Long-Term Care

Chair and wheelchair positioning

LTC Nursing Assistant Trainer, November 17, 2011

The body works best when it is in good alignment. Pain is decreased and the risk of injury is reduced when the resident is properly positioned. When a resident is seated in a chair or wheelchair, pressure on the skin is affected by:

  • Postural alignment
  • Weight distribution and stability
  • Balance
  • Pressure redistribution (the ability to distribute a load over a surface, which causes a shift in pressure from one area to another) or pressure relief (the complete reduction of interface pressure below capillary closure pressure)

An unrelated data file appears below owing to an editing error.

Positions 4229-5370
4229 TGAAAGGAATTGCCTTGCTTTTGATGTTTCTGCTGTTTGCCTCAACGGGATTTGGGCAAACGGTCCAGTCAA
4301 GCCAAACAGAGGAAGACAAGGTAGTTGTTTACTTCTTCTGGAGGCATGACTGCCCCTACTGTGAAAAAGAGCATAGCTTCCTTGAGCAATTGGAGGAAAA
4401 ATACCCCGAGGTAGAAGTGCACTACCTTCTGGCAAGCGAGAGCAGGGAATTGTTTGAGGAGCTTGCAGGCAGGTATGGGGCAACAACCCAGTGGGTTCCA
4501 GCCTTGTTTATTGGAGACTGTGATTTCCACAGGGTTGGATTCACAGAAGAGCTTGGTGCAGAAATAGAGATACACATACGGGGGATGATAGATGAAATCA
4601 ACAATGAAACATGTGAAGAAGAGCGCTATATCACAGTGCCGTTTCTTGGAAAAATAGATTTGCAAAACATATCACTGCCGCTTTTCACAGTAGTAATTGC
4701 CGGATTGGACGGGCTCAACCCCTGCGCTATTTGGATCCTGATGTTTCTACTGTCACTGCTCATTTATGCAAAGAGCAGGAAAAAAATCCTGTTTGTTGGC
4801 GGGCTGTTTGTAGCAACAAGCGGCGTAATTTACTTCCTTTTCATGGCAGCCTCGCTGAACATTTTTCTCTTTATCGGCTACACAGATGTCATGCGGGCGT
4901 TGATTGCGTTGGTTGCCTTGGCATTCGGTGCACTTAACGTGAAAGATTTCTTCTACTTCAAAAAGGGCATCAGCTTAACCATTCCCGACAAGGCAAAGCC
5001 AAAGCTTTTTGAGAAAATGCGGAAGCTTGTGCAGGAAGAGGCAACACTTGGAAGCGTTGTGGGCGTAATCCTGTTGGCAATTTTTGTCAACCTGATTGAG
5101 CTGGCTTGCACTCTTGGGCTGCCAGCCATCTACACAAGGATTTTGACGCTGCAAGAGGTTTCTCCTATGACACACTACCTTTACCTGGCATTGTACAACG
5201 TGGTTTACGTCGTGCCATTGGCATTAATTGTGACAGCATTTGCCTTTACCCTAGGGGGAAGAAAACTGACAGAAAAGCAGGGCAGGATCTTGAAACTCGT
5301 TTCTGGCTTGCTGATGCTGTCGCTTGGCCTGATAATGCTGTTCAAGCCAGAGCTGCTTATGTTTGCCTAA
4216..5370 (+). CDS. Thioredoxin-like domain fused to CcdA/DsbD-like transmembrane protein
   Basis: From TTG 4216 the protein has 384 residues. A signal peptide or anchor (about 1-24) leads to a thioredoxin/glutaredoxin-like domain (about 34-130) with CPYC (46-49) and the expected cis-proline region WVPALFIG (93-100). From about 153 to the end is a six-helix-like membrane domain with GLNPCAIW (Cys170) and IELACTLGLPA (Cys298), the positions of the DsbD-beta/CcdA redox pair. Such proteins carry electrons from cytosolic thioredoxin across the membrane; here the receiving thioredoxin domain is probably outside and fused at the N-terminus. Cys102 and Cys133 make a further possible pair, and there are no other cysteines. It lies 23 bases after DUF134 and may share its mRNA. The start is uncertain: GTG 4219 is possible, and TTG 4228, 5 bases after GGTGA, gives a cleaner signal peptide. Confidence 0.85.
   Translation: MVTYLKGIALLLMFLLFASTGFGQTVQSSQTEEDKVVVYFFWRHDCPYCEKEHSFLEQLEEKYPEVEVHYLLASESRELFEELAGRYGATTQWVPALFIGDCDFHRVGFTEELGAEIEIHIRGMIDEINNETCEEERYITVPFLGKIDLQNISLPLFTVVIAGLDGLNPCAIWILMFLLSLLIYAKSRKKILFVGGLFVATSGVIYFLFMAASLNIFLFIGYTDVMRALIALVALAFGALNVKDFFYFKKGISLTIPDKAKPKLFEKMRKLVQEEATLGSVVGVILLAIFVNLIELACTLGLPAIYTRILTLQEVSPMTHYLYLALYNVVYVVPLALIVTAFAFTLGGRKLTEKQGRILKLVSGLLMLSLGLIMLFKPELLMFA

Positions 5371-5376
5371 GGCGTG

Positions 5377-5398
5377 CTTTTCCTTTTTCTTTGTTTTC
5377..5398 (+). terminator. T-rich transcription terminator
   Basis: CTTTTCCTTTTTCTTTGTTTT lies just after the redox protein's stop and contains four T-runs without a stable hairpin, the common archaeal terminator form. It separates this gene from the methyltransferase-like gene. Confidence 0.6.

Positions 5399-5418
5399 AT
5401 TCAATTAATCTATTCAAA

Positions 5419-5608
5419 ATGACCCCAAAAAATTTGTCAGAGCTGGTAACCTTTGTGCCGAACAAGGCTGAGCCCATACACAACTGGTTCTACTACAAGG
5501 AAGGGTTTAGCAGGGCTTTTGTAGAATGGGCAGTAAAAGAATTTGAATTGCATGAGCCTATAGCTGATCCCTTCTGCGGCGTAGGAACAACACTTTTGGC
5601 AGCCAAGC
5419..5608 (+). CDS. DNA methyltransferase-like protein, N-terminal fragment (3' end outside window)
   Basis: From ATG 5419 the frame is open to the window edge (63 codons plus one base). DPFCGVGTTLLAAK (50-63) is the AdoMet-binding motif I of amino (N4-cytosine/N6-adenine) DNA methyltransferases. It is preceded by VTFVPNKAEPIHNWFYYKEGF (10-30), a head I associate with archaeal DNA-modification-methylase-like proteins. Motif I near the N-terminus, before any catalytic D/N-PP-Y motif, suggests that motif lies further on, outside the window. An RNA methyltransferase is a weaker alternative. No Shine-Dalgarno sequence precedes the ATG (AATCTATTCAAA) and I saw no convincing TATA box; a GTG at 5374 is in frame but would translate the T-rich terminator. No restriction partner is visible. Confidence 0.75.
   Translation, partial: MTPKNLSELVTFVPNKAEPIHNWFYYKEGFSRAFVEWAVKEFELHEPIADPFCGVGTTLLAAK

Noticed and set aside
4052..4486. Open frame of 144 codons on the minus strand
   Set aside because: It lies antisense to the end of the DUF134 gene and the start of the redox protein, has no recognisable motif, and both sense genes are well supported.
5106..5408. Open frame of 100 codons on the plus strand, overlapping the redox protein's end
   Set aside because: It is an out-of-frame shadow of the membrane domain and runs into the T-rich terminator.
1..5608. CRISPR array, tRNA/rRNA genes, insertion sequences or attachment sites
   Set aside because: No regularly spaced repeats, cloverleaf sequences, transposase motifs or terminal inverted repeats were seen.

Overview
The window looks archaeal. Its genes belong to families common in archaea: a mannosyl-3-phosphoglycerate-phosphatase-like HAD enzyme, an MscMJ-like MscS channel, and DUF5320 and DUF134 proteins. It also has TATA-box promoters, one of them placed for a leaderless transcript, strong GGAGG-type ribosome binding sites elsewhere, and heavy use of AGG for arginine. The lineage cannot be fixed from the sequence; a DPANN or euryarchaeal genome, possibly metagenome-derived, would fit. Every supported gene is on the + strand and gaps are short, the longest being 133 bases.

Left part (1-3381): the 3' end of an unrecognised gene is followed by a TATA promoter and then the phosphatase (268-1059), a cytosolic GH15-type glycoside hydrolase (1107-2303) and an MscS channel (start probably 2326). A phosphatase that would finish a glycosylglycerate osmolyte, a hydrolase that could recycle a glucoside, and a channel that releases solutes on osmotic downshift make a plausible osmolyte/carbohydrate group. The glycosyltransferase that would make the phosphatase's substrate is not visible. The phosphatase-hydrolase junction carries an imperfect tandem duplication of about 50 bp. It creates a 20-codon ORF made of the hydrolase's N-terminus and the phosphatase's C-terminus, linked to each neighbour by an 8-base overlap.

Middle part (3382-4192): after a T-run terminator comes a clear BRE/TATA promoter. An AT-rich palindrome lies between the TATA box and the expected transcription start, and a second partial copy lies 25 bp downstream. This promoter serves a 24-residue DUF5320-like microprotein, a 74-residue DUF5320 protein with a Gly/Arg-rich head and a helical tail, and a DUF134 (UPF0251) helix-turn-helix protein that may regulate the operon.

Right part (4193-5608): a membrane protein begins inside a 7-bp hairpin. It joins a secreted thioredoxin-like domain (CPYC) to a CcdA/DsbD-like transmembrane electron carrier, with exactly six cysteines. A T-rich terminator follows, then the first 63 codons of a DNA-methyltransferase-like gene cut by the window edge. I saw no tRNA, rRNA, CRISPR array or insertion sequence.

When the resident is properly positioned, he or she should end up in the 90-90-90 position. This means that the feet and ankles are at a 90 degree angle to the lower legs, the lower legs are at a 90 degree angle to the thighs, and the hips are at a 90 degree angle to the torso.

This is an excerpt from the HCPro book, The Long-Term Care Nursing Desk Reference, Second Edition, by Barbara Acello, MS, RN.

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